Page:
• Ireland: 1.9
  • Australia: 1.7
  • Canada: 1.48 (all-time low)
  • Europe as a whole: 1.38
  • Japan: 1.32
  • Germany and Austria: 1.3
  • Russia and Italy: 1.2
  • Spain: 1.1
"So Spain's population is halving with every generation. Two grown-ups have a total of one baby. So there are half as many children as parents. And a quarter as many grandchildren as grandparents. And an eighth as many great-grandchildren as great-grandparents. And after that there's no point extrapolating, because you're over the falls and it's too late to start paddling again" (p. 10).

What, you ask, is the live birthfertility rate in a country live Afghanistan? In 2005, it was 47.02 births per 1,000 people (=10.6 live births/woman). In 2006, the rate is 6.69. You do the math and ponder what that means for the shift of socio-political power in the years ahead.

"Islam has youth and will, Europe has age and welfare" (p. xix).

"I wonder how many pontificators of the 'Middle East peace process ever run this number: the median age in the Gaza Strip is 15.8 years. Once you know that, all the rest is details."

"Big government depends on bigger population. . . . The progressive Left can be in favor of Big Government or population control but not both. That mutual incompatibility is about to plunge Europe into societal collapse. There is no precedent in human history for economic growth on declining human capital--and that's before anyone invented unsustainable welfare systems" (pp. 2-3).

"...demography is an existential crisis for the developed world, because the twentieth-century social-democratic state was built on a careless model that requires a constantly growing population to sustain it" (p. xix).

"The tax revenues that supporter the ever-growing numbers of the elderly and retired have to be paid by equally growing numbers of young and working. The design flaw of the radically secularist Eutopia is that it depends on a religious-society birth rate" (p. 12).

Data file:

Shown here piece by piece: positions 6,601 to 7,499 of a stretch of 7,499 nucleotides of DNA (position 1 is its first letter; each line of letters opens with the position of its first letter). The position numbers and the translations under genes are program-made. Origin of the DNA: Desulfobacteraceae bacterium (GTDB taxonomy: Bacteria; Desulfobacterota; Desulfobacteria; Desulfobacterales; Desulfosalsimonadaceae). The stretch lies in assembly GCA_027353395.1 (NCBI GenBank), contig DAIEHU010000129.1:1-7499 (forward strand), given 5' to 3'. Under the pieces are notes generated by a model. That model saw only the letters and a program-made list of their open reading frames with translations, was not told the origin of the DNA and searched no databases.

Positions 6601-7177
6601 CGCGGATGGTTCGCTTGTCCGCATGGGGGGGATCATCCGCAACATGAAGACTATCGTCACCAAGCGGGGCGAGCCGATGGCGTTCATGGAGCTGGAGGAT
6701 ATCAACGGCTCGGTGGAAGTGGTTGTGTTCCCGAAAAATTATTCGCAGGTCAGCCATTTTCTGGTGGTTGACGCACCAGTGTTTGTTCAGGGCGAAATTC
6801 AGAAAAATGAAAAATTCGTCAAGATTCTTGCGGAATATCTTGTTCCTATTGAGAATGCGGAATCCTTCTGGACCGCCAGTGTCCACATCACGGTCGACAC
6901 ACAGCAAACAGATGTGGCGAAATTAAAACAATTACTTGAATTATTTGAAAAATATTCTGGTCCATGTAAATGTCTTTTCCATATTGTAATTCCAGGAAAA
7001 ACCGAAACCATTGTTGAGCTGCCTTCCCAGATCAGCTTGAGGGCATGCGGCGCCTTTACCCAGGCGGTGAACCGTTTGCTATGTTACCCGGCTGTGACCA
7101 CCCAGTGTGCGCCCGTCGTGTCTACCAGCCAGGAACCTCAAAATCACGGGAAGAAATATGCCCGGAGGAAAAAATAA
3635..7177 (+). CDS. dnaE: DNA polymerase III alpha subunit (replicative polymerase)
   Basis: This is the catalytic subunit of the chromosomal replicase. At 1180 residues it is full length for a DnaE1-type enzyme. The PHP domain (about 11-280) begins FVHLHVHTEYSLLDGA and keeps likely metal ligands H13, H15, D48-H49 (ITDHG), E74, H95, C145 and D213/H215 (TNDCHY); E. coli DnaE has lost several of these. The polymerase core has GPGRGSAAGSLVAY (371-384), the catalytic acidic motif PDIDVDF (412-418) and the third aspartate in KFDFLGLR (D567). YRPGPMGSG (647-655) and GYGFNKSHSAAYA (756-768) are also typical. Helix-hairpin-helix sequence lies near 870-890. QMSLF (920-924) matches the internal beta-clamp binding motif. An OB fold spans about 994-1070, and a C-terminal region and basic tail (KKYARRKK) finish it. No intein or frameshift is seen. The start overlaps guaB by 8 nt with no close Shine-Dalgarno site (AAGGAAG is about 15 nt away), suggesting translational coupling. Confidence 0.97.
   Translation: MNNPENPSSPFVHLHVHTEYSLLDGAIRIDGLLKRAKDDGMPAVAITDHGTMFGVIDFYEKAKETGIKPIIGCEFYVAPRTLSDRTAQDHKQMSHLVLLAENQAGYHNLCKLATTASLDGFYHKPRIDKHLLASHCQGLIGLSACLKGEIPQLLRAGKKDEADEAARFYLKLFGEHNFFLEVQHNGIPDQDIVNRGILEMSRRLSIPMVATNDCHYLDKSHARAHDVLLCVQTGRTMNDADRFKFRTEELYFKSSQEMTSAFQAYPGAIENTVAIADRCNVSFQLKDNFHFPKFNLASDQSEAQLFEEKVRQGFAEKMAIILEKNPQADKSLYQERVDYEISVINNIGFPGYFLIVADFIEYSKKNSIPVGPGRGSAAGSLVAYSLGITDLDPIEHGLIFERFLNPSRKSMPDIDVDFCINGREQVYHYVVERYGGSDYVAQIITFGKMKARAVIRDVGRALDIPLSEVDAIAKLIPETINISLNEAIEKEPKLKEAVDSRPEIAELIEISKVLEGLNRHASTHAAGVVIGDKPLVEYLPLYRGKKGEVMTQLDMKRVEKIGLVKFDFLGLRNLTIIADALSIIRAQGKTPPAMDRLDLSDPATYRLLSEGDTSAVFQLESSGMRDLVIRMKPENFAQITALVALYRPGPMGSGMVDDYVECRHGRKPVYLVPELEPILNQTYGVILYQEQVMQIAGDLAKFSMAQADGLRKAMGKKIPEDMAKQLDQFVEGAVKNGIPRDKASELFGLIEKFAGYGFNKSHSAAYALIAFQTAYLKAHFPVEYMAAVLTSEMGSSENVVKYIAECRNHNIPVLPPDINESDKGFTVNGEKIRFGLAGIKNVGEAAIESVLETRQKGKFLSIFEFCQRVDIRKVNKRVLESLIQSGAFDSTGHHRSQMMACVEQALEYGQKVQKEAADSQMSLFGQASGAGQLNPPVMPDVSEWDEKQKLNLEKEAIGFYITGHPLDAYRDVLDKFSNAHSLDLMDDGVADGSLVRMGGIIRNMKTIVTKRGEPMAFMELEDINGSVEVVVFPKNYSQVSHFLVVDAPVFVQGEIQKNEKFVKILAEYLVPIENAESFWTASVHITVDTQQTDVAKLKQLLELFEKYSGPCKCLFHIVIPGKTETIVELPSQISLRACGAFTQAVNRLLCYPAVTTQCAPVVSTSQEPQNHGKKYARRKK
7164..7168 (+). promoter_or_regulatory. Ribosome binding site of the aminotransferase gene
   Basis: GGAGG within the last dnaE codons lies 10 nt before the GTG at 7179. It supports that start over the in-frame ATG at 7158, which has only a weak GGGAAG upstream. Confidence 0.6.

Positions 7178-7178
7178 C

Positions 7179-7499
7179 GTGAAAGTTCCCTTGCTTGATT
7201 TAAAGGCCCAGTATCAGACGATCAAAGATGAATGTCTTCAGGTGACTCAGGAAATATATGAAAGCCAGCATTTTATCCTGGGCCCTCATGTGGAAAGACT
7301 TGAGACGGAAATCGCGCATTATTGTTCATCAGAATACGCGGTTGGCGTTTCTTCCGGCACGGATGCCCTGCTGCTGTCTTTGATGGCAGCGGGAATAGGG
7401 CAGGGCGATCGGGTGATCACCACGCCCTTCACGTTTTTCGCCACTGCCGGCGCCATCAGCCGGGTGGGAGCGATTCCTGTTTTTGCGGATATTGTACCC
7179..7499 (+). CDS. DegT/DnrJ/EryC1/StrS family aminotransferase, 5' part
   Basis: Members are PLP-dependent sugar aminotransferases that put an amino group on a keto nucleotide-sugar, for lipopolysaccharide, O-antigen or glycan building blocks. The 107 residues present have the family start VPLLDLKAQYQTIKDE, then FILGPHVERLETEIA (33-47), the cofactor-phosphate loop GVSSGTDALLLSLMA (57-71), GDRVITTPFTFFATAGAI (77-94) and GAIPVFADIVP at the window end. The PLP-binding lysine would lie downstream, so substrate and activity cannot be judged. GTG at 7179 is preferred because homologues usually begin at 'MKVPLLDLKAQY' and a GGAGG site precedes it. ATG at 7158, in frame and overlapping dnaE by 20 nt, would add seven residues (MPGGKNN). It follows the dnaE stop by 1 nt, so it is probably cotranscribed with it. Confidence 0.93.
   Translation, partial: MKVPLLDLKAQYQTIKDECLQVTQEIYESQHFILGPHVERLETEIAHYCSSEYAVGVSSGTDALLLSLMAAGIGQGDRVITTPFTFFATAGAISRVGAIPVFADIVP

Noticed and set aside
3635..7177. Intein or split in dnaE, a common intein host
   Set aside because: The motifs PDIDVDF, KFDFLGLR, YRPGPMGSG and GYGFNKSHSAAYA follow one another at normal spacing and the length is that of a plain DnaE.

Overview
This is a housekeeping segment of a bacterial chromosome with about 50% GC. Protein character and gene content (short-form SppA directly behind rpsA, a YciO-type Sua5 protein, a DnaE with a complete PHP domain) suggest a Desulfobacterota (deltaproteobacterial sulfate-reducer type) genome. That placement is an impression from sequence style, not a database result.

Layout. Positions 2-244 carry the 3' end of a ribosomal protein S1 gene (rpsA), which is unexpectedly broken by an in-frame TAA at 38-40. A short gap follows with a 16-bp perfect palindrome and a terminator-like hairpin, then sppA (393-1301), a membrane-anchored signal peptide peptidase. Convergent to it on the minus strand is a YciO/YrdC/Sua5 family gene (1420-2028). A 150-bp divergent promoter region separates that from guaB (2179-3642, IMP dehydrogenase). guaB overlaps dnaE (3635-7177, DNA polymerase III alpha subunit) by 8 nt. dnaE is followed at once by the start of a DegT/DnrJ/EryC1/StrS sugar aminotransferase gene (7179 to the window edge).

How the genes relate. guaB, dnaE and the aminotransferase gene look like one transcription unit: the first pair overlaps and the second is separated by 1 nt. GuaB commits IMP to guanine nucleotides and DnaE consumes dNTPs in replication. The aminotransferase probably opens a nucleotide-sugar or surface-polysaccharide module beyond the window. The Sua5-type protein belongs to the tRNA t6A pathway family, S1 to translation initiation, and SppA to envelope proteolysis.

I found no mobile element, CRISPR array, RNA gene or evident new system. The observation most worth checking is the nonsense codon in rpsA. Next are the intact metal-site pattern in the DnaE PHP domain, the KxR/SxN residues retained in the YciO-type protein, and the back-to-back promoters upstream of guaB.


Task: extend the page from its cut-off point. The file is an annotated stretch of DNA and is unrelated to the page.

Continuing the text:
"It's not the economy, stupid. It's the stupidity, economists--the stupidity of thinking you can ignore demography" (pp. 4-5).

"Given the plummeting birth rates in Europe, Russia, Japan, etc., a large chunk of the world has evidently decided to take pre-emptive action on climate change and opt for societal suicide. The crisis we face today is the precise opposite of 'overpopulation': the developed world's population is shrinking faster than any human society not in the grip of war or disease has ever shrunk" (pp. 8-9).

"In the fourteenth century, the Black Death wiped out a third of the Continent's population; in the twenty-first, a larger proportion will disappear--in effect, by choice. We are living through a rare moment: the self-extinction of the civilization which, for good or ill, shaped the age we live in. One can cite examples of remote backward tribes who expire upon contact with the modern world, but for the modern world to expire is a turn of events future anthropologists will ponder, as we do the fall of Rome" (pp. 3-4).

Update: Thanks to the alert readers who told me I was confusing birth and fertility rates with regard to Afghanistan. I never did do well in statistics in college!